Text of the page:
21 April 1995

Peace offering move from DIFin pricing war

By Shelley Wright

THE Dairy Industry Federation has offered Milk Marque an olive branch in an attempt to end their conflict over milk pricing.

This week, DIF president Neil Davidson launched proposals to change the milk selling system.

Under current arrangement, Milk Marque sets the prices for eight different levels of service and invites dairies to bid for the volume they want in each category.

The DIF wants this to be replaced by an auction that would return a single market price. "This would offer a simple, fair and transparent way of delivering the genuine market-price for milk," said Mr Davidson.

And MMs existing built-in transport costs should also be removed, says the DIF. Mr Davidson said that individual farms should be allocated to processing plants, and the decision on how to haul the milk left up to the dairy companies.

The DIFs proposal would see MM auction 50% of its milk on 12 month rolling contracts on an ex-farm supply profile. Six month rolling contracts would account for another 40%, and the remaining 10% would be sold on a spot market operated with no floor price.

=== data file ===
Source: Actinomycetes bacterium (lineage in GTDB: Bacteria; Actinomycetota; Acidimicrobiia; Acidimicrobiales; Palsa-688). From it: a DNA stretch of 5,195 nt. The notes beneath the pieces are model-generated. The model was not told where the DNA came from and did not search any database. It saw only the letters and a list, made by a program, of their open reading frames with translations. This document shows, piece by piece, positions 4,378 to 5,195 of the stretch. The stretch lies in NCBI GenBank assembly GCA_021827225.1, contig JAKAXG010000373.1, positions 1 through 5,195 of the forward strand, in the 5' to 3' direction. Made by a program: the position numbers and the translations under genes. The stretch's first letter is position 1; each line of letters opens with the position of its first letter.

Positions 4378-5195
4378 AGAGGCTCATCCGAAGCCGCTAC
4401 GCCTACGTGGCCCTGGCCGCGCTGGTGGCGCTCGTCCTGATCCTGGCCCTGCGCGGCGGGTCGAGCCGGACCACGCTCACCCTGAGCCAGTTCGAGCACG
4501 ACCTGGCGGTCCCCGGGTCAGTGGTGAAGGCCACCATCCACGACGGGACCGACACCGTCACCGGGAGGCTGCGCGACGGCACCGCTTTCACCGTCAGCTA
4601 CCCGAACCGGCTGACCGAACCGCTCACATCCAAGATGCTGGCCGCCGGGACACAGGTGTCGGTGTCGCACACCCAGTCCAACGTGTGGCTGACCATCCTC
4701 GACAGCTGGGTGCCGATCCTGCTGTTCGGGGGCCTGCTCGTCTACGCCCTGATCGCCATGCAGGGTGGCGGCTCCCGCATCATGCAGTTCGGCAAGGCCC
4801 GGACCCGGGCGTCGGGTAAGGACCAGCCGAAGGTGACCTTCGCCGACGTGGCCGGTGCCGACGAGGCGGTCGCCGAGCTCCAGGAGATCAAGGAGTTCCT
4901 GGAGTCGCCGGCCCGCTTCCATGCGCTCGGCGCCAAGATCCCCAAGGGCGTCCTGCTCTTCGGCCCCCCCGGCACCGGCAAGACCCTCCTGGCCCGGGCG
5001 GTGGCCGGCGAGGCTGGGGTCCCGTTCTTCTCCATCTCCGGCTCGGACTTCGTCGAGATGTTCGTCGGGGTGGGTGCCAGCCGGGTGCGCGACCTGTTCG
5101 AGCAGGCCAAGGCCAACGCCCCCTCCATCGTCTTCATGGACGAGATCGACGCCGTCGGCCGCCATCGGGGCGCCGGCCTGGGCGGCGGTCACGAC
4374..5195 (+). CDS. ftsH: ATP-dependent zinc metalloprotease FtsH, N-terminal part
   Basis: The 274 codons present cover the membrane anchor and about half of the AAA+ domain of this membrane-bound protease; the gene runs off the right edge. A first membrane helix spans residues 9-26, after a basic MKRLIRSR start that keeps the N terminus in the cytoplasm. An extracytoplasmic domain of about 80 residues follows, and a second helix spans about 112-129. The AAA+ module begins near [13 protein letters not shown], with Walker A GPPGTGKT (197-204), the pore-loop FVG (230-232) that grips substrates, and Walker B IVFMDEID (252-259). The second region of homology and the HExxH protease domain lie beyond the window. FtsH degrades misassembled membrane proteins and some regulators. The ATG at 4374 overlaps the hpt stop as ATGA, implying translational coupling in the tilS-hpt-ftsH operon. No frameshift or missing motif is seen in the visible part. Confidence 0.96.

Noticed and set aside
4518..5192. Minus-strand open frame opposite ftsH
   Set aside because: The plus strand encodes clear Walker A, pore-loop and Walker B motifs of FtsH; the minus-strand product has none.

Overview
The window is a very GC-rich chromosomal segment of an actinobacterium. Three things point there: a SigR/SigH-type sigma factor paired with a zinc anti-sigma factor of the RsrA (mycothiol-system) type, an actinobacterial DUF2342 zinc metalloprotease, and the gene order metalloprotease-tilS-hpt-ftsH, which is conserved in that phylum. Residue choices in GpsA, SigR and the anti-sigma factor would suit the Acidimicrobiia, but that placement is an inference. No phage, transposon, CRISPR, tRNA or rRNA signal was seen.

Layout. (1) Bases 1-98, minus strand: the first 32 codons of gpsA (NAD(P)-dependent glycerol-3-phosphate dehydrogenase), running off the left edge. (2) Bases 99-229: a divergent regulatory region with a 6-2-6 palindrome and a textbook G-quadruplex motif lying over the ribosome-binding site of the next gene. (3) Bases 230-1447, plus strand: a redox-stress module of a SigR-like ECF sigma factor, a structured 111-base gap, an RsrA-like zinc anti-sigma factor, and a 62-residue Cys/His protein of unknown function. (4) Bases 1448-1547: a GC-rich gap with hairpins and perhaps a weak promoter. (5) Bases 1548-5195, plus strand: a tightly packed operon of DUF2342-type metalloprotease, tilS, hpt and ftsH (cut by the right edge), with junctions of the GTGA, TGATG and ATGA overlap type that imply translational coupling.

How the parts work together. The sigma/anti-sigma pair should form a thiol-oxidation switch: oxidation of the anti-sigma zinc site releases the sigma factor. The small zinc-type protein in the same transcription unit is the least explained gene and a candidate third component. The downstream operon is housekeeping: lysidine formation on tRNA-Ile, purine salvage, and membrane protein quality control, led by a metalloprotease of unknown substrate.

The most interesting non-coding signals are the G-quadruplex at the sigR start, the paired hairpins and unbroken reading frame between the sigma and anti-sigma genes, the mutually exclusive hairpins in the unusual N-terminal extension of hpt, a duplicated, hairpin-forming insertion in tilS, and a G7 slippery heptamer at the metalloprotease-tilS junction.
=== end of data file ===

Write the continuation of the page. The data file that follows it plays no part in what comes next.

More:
Monthly auctions would keep the milk price in line with market conditions, said Mr Davidson. And rolling contracts would remove the "cliff edge" the dairy companies had to face in the present system where they had to buy a years supply at once.

Mr Davidson said the DIF had opted for a "second price" auction method. That would involve each buyer indicating the volume of milk they would be prepared to take at a set price. Repeating this over a broad range of prices would provide a "demand curve". And whatever volume MM had on offer would be sold at the price where demand met the supply.

Protection offered

The system would protect small and medium sized buyers said Mr Davidson. And he added that, with the appointment of an independent administrator, the scheme would be free from abuse by either MM or the buyers.

MMs initial reaction to the proposals was cool. Chief executive Andrew Dare said in a free market it was up to MM, as the seller, to decide how to market its product. "And contrary to what the DIF says, our selling system worked well last year. We shall look at the proposals as one part of our customer consultation process to see if there are any new ideas," he said.

Bidding for next years prices under the current system is due to start soon, although the DIF is hopeful the Office of Fair Trading may step in before then

process gets under way.